You know you can rent, or get cardboard, not cardboard, but those kinds of fold-out tables. Those are great, and you can kind of clear space in your house to prop one those up, or even just kind of sitting around a large coffee table, or around your kitchen table. Your group of friends doesn’t have to be a giant group. In fact, I kind of like a smaller group of friends, about five people, because then you can really have a great conversation between the five.

If the group gets too large, 11 was really large, then it’s hard for everybody to have a singular conversation, there’s a lot of side conversations, which is wonderful too, so you don’t have to think big. Think simple, think fun, think relaxed, and you’re going to make so many memories.

You’re going to have an enjoyable experience where everybody is going to remember it, and want to do it again. Here’s what I would encourage you not to do on a craft night. Don’t be upset if folks can’t make it. If you end up having folks that back out, or fall off, and say they can’t do it, maybe they’re nervous about creating, since maybe you’ve invited friends who consider themselves not quote creatives.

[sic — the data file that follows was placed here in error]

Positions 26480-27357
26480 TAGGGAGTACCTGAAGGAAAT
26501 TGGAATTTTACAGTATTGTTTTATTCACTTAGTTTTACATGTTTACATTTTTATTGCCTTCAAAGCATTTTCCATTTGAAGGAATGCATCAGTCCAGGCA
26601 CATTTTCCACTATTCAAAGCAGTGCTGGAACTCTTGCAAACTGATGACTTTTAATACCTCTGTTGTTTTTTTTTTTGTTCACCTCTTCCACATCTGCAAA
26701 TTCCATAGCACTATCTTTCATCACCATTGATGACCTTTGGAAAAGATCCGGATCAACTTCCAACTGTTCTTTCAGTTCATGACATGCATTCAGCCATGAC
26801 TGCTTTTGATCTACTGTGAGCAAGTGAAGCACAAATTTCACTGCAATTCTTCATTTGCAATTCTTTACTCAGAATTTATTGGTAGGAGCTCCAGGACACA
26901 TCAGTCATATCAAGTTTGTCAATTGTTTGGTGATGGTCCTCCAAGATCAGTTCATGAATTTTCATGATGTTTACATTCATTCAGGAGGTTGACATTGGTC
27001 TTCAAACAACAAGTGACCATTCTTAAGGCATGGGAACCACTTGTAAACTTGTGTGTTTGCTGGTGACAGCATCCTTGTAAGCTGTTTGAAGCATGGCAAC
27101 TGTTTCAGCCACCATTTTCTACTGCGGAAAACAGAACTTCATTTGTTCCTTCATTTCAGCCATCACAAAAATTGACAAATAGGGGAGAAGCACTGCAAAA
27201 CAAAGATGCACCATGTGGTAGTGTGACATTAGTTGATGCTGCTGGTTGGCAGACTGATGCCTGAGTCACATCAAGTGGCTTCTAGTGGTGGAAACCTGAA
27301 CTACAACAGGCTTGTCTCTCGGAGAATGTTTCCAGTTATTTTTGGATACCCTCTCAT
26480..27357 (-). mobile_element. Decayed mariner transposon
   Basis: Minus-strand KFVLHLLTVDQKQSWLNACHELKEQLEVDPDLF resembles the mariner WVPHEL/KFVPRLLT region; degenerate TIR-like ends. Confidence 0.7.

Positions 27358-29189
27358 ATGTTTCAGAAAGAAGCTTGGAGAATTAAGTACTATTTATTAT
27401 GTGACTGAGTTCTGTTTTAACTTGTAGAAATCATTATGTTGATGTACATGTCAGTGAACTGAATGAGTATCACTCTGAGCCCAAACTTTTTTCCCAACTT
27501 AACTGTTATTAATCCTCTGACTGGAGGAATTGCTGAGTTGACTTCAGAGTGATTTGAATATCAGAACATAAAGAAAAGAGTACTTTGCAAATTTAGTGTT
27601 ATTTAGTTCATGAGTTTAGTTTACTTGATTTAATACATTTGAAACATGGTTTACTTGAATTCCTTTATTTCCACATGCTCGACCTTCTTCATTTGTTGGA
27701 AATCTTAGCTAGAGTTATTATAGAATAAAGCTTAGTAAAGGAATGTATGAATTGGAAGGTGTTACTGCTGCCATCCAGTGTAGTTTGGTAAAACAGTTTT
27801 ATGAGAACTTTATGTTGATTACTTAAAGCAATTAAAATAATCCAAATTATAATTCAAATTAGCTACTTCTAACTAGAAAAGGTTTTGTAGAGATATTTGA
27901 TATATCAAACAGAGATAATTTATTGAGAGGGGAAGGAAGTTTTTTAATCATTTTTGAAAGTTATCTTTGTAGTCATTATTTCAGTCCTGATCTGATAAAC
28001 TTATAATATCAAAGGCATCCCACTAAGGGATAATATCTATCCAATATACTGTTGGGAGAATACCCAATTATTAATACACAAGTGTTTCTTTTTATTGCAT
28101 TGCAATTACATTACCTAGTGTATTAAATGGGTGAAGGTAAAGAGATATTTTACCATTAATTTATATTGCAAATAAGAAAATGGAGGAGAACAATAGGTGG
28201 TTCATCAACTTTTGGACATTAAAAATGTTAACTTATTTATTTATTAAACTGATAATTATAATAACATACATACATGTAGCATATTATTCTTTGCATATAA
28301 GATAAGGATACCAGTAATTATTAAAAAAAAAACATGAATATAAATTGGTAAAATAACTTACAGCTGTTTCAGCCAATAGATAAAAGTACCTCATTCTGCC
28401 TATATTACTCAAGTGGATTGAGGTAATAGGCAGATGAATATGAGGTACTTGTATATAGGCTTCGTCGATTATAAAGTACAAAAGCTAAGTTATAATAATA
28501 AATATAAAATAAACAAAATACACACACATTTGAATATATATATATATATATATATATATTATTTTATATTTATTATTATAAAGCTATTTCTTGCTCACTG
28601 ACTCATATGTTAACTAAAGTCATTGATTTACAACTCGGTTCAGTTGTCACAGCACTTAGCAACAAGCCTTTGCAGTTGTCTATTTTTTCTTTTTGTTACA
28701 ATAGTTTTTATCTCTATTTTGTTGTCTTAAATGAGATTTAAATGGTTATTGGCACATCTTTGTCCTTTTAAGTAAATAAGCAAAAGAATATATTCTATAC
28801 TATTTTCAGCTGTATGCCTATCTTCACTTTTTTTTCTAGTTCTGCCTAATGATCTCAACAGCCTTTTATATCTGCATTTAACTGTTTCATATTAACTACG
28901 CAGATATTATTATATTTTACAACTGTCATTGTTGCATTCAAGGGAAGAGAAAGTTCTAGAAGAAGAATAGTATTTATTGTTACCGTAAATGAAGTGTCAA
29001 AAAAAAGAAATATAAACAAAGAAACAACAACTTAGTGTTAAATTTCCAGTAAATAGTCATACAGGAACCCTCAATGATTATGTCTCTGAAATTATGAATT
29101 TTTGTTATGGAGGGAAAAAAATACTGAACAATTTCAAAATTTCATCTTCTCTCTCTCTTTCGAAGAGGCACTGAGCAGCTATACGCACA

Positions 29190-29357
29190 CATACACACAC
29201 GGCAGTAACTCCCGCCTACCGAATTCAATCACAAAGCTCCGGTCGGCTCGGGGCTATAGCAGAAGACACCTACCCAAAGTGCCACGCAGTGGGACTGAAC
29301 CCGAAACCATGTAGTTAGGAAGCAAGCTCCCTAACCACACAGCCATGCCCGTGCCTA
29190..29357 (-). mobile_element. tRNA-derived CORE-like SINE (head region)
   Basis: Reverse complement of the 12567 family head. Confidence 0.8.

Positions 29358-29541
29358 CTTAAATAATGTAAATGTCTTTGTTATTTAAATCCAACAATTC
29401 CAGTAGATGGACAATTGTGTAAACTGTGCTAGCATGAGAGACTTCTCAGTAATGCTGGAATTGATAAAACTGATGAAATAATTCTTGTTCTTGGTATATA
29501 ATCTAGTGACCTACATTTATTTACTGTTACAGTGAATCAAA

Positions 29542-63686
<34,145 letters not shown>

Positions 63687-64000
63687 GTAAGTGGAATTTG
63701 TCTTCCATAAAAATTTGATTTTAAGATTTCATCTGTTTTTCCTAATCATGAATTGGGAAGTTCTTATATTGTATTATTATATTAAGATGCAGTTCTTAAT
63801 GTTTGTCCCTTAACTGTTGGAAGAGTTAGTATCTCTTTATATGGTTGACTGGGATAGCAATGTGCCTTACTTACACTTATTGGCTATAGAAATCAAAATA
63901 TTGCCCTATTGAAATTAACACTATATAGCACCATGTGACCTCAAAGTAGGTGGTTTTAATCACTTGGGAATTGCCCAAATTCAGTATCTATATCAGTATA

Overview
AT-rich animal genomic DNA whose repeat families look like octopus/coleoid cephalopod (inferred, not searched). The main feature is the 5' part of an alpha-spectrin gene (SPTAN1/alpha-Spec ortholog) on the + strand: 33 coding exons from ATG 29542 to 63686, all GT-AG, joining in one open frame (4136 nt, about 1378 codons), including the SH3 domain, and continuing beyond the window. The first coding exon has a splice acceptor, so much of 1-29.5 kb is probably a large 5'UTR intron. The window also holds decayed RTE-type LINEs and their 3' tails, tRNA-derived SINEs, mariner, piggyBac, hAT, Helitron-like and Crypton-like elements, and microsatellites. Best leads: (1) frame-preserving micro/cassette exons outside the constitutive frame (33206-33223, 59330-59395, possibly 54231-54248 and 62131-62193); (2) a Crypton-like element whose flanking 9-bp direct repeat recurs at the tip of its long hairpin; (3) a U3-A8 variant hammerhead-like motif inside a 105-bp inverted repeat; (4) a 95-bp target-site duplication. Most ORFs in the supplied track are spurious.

Maybe they just aren’t sure about it, and so they need to see photos pop up on social media of how laid back, chill, and relaxing it was. If you end up with maybe just two friends there, or even just one, as long as you are having a good time, and you are relaxed, and unwinding, that’s where it’s at. So, don’t get worried about it if folks can’t make it, it says nothing about you, so let it go.